By Flavia Nassaka
Hydroxyurea is being called a `miracle drug’ at Mulago Hospital
For most days Sharif Kiragga acts like a typical 24 year old. He’s very ambitious and wants to try out everything to improve himself. When he finished his Bachelors in Biomedical Laboratory Technology at Makerere University in 2011, he immediately started lecturing at the International Health Science University (IHSU). Recently, he enrolled for a master’s degree in Laboratory Science and Management. He enjoys swimming, soccer, and archery. He is on the national archery team.
But Kiragga’s achievements belie one thing; he suffers from debilitating pain that at times renders him barely able to walk. The pain is because he was born with sickle cell disease, an inherited blood disorder with unpredictable complications that causes the red blood cells which are normally disc shaped to assume an abnormal sickle shape, making it difficult for blood to flow through vessels and deliver oxygen throughout the body.
It is estimated that over 400,000 babies are born with sickle cell disease worldwide with over 200,000 births occurring in the sub-Saharan Africa.
Although his condition has not caused him to fall sick over the years, Kiragga has been getting more serious pains over the last four years, mainly in the legs and arms.
“Last year I had to spend a month in the intensive care unit and three months in the ward. I thought I wouldn’t walk again,” he says.
Kiragga is, in fact lucky to be alive. According to Ministry of Health statistics, of the 1, 600,000 births in Uganda per year, 33,000 babies are suspected to be born with sickle cell disease. Of these, 80% die before the age of five. Part of the problem has been late detection of the disease.
Parents often learn of the disease when children start falling sick often yet some children take long to exhibit symptoms. That is what happened in Kiragga’s case. His parents only learnt he had sickle cells when he was six years old when he started falling sick very often.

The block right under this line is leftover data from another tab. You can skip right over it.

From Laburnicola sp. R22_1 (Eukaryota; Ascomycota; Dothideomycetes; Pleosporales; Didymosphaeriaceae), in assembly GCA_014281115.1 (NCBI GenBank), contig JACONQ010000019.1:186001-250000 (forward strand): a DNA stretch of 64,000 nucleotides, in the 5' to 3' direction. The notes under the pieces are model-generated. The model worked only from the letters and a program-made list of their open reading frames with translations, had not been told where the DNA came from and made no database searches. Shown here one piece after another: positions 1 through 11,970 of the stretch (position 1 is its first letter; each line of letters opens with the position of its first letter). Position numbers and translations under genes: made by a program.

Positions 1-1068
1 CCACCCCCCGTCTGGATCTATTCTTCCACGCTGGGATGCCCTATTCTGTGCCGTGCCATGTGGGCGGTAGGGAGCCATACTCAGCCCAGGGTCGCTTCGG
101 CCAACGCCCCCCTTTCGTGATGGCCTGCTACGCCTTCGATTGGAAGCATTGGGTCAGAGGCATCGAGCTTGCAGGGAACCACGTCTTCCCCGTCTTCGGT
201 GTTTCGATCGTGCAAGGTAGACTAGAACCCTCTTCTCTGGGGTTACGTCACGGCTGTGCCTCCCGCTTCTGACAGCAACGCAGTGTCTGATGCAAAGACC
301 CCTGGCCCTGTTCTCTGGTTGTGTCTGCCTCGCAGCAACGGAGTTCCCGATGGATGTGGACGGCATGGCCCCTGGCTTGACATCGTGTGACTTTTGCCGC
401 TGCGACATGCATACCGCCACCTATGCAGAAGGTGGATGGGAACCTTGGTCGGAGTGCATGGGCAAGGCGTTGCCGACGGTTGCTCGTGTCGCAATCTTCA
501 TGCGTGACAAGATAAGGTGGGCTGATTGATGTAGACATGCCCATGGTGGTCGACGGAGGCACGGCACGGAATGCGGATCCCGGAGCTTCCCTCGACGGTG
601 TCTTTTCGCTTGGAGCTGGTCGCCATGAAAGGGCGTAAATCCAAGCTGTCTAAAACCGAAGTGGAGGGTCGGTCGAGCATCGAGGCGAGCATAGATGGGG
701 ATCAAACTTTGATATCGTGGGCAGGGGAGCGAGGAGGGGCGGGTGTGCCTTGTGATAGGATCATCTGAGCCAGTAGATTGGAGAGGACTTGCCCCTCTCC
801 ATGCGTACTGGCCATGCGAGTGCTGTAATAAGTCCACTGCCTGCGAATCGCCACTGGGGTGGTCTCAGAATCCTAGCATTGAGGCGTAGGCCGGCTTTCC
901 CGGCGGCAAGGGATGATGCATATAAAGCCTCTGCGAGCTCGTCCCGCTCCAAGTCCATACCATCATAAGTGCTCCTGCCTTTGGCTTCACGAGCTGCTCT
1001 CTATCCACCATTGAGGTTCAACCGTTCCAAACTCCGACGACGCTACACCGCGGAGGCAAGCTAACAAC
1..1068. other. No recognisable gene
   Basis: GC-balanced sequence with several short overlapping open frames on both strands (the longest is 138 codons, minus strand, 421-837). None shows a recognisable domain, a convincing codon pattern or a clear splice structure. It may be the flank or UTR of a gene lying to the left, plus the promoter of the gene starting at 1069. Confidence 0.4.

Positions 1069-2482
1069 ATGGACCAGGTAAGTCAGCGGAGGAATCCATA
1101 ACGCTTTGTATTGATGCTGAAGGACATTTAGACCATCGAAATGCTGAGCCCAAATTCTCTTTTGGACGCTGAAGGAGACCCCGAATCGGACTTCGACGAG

Until now, it has been very difficult for sufferers to make it to their 18th birthday. However, new treatments and early intervention techniques are turning a disease which was once a death sentence, into a manageable chronic illness. Today, Kiragga is one of the 200 who have been initiated on new treatment being introduced at the Mulago sickle cell clinic. It uses a drug called hydroxyurea. The drug is already widely used in the U.S, but at Mulago it is still undergoing clinical trials.
Kiragga and his colleagues have to get tested every two weeks to see how they are progressing with the drug. So far the doctors, who include U.S-based physicians, are hopeful that the drug could be a life changer. It is being called a `miracle’ drug.
“If this drug’s benefits outweigh its side effects once the trial is done, the disease will be more manageable. Sicklers will suffer fewer episodes while some will not get crises at all if they take serious precautions,” says Dr. Deogratias Munube, a Paediatrician at the sickle cell clinic at Mulago National Referral Hospital. He says the drug makes the red blood cells look bigger, healthier, and less prone to blocking blood flow. In the western world it has been found to cut the number of complications from sickle cell disease to half.